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Saturday, October 9, 2010

NLDS Game 2: Manuel hands run to Reds; Baker, Rolen, and Bruce hand 5 back (2-0)

Mr. Graham and I were at the game tonight. Incredible, incredible atmosphere. Nothing quite like Scott Rolen humiliating himself at the feet of Satan.

This was the dumbest game I've ever seen. Except for the whole Phillies-winning part. First of all, Scott Rolen, Brandon Phillips, and Chase Utley combined for five errors on the day. Phillips and Utley are the best second basemen in the league, and Rolen has been a defensive force for years. Those were the surprising mistakes. Let's move to the unsurprising ones.

UMPIRING:

I watched the Utley HBP several times, it is inconclusive whether it hit him or not. If it hit him, it was a slight graze. But you can't say for sure it didn't hit him. However, he was out at second on the play right before Jay Bruce's nonsense. If the ump gets that call right and the rest of the game plays out the same, the Phillies would have won. But, the rest of the game would not have played out the same. Replay is so overdue it's embarrassing.

MANAGING:

It was 3-0, Reds, in the top of the fifth inning with a man on third and one out after Brandon Phillips' double and a sacrifice bunt. Joey Votto, who is essentially Albert Pujols vs. righthanded pitching, stepped to the plate. Scott Rolen was on deck with Laynce Nix to follow. Roy Oswalt was clearly struggling through this game, and Votto is the last person you want to see at the plate. With a 3-run deficit in the fifth inning, you can't concede the fourth run. Manuel acknowledged this by bringing the infield in, but he contradicted it by allowing Oswalt to pitch to perhaps the deadliest hitter in the playoffs. If you walk Votto, you have a right-handed Rolen to deal with (who had looked awful against Oswalt and Halladay up to this point) and then Nix, a sub-.300 OBP bench player. If you pitch to Votto, instead of Rolen-Nix being responsible for driving in the fourth run, it's Votto-Rolen.

Manuel decided to pitch to Votto for no apparent reason, and he missed a home run by about 3 feet. Sac fly, Reds up 4-0.

(Also, it was bad to put Rollins in the 6-hole. He is not better than Ibanez. In the fourth inning with two on base and one out down by 2 runs, the 6-hole came up to the plate. Ibanez is a much, much stronger lefty than Rollins, and J-Roll grounded into a DP right away. Yes, it was hit hard, but Ibanez is more likely to drive that same pitch into the gap. Manuel should put Rollins 7 or 8, probably 8.)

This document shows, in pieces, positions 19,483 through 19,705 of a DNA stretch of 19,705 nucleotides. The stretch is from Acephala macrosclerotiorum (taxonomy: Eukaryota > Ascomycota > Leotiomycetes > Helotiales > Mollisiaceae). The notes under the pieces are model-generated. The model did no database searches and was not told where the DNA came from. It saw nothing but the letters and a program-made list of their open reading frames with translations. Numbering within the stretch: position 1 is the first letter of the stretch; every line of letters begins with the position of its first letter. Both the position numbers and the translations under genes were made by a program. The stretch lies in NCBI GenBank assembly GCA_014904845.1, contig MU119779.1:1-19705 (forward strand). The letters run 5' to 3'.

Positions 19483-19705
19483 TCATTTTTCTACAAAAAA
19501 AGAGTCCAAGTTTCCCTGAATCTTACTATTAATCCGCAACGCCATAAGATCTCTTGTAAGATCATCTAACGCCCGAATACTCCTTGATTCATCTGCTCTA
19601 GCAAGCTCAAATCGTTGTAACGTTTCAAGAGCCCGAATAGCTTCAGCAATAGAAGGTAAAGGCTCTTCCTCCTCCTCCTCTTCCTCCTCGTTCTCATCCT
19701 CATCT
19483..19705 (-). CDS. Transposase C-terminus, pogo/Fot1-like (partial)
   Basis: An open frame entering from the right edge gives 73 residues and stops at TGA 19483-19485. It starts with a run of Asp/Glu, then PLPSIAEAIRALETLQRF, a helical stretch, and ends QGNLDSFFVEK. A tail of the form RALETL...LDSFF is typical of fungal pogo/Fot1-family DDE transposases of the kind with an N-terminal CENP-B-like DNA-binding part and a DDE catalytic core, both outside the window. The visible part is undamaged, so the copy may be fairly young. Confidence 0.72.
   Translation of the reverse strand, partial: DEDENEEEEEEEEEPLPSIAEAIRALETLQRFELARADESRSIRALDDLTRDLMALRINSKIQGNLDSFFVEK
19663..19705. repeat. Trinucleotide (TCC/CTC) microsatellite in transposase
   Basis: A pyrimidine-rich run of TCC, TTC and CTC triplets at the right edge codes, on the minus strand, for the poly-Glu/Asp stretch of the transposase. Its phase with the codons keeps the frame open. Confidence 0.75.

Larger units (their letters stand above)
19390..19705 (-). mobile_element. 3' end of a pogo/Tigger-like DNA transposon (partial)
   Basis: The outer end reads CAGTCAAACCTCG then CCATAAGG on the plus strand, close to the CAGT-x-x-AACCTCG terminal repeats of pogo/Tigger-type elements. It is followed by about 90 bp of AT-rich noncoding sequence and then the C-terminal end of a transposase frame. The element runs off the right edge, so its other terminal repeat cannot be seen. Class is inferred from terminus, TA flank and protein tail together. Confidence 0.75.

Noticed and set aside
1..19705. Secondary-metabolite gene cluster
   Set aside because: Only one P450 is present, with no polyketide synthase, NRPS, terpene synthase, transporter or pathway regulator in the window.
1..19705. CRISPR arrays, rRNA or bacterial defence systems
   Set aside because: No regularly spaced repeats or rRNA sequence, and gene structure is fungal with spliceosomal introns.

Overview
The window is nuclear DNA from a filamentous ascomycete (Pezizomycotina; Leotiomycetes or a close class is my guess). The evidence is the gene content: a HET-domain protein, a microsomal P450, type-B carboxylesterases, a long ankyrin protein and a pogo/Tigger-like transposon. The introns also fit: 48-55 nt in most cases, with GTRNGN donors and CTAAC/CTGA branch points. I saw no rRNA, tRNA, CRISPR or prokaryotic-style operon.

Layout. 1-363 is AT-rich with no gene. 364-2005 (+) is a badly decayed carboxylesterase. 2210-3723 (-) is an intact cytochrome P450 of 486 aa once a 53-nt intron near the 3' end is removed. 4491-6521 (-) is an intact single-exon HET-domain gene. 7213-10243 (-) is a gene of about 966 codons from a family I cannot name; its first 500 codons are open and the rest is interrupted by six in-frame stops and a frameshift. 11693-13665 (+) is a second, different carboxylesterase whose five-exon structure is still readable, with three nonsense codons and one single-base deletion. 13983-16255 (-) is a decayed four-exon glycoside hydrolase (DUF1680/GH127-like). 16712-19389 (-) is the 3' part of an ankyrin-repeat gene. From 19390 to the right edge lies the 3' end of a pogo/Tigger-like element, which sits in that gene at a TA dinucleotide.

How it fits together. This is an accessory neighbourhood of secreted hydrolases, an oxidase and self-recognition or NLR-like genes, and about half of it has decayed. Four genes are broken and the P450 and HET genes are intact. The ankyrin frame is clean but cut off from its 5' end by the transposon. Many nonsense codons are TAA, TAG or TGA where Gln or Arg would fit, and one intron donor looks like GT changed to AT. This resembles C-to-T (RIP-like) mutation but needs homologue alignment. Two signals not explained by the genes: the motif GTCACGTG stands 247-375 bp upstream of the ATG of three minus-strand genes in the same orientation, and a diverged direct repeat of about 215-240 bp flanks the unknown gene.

Thankfully, however, the Reds defense broke down and allowed the Phils to score 3 runs in the 7th inning to turn a 4-3 deficit into a 6-4 advantage. We'll give the slight managing nod to Manuel, despite his mistakes, because he flawlessly managed his bullpen after Oswalt departed. Romero for lefties, Durbin/Contreras for righties, Madson for the heart of the order, and Lidge to shut it down. Beautiful.

Now, to Dusty Baker's mistakes:

In the bottom of the 6th inning with the score still 4-2 Reds (man on first, two outs), Baker had LHP Arthur Rhodes come into the game to face Raul Ibanez. He retired Ibanez fairly easily. Rhodes, who has a .728 OPS-allowed against RHB for his career (.601 vs. LHB), for some reason remained in the game against Carlos Ruiz, who is better against lefties than righties. Aside from his superior OPS against lefties, his home run rate is significantly higher against lefties -- he was the tying run. Rhodes got to two strikes, but he came too far inside with a 2-2 pitch. Ruiz, barely moving away from the pitch (the anti-Rollins move), took it right on the kneecap. Awesome. It was at this point that Baker removed Rhodes for a righty. Absurd! Ondrusek came in and promptly plunked Francisco before forcing in a run by walking Victorino. If Ondrusek came in when he should have, the Phillies very well could have been shut out that inning.

In the bottom of the 8th inning, Dusty Baker had a RHP start the inning to face Placido Polanco. Good move. Since Baker had defended his decision to move his best starter for the season, LHP Travis Wood, to the bullpen by noting that he would have four lefty relievers for the series, I fully expected Baker to bring in a lefty at this point. He had Wood and Bill Bray still available. Instead, he seemingly gave up on the game by allowing the righty (Masset) to face Utley and Howard. Utley reached base and stole second. Howard was intentionally walked for the sole reason that he was facing a righty. Werth followed with an RBI single. 7-4, game over. Way to throw in the toothpick, DB.

The Phillies go for the sweep Sunday night at 8:07 (7:07 if the Twins decide to play baseball) when Cole Hamels doesn't face LHP Travis Wood.

1 comment:

cheesefondue said...

I would have liked to see J-Roll's hit be ruled a triple. Not because I want his playoff batting average to go up from .000, but because I don't see how basically a line drive can be lost in the lights.